2. Define “sufficient.” And “attack” is rarely a national policy goal. Destroy/replace/coerce a government is the more usual, and naval and air forces have proved doubtfully effective at the latter bit, wholly ineffective at the first two.

  7. Just as long as they don’t cut funding for the bands.

  8. While, I think the cries to drastically reduce the military budget are somewhat foolhardy, it’s hard to believe the sequester cuts will dramatically effect our capabilities. The cuts are less than 10% and the military is easily capable of shrinking that much with no noticeable effects.

    1. They could save 10% if they fixed even some of the procurement boondoggles and cut a few headquarters but they have powerful interests supporting them while cutting troops is easy. Nobody is sitting at the top of the table representing Major Jones and Sgt Smith in the brigades

      1. we’ll probably see what we did in the late 90s. A lot of the higher enlisted will be forced out, so that experience will go with them. Then if we get into another major conflict, we will have fewer higher enlisted with experience and a lot of junior enlisted with virtually no experience. It’ll be grand.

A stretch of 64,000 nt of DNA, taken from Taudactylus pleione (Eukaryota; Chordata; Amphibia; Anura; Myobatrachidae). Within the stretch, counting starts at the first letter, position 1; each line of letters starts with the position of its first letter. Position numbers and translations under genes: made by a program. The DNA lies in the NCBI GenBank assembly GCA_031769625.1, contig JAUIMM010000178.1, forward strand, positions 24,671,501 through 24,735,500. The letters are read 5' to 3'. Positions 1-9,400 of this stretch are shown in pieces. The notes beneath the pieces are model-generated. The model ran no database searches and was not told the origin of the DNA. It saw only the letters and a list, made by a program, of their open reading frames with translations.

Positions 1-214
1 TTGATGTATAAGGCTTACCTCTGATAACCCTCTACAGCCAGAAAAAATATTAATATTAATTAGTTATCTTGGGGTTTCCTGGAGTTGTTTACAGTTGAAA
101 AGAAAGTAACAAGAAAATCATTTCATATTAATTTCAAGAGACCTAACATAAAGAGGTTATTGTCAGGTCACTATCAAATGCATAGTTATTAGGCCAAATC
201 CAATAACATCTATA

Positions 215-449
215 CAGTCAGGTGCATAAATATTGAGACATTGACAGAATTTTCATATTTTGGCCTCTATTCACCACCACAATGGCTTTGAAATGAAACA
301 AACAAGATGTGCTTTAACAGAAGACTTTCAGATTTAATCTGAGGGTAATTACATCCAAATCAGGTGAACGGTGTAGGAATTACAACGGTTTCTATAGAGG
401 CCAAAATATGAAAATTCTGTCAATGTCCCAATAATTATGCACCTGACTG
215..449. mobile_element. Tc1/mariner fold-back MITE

2. Procurement boondoggles have existed since the military began. It’s not realistic to talk about reducing those. They just need to take money away from the budget and let the military sort it out.

        1. The decision makers in the Army are too far up the asses of the politicians and defense contractors to make the right choices.

          Buying new equipment in the future – particularly off-the-shelf stuff is far easier and cheaper than trying to build new brigades.

          1. You’re right. The warfighter has requirement X. Politicians have requirement Y. Industry has requirement Z.

            Pick 2.
            It often ends up with X/2+Y+Z= new weapon system

        2. I think they are getting worse. Usually before they failed in producing a new weapon. These days they can’t seem to come up with a good idea for a weapon. For example the US Army spent billions on the Future Combat System which was to replace a large part of its armored vehicles and they could not even decide on how much it should weigh, going from as low as 16 tons to fit in a C-130 and up to 60 tons to have protection equal or better then a Abrams tank.

          They spent billions on trying to come up with a vehicle family that would do both when its physically impossible.

          1. It’s a direct result of too much money available to them. Something about a real lack of funds does a lot to focus the mind and efforts.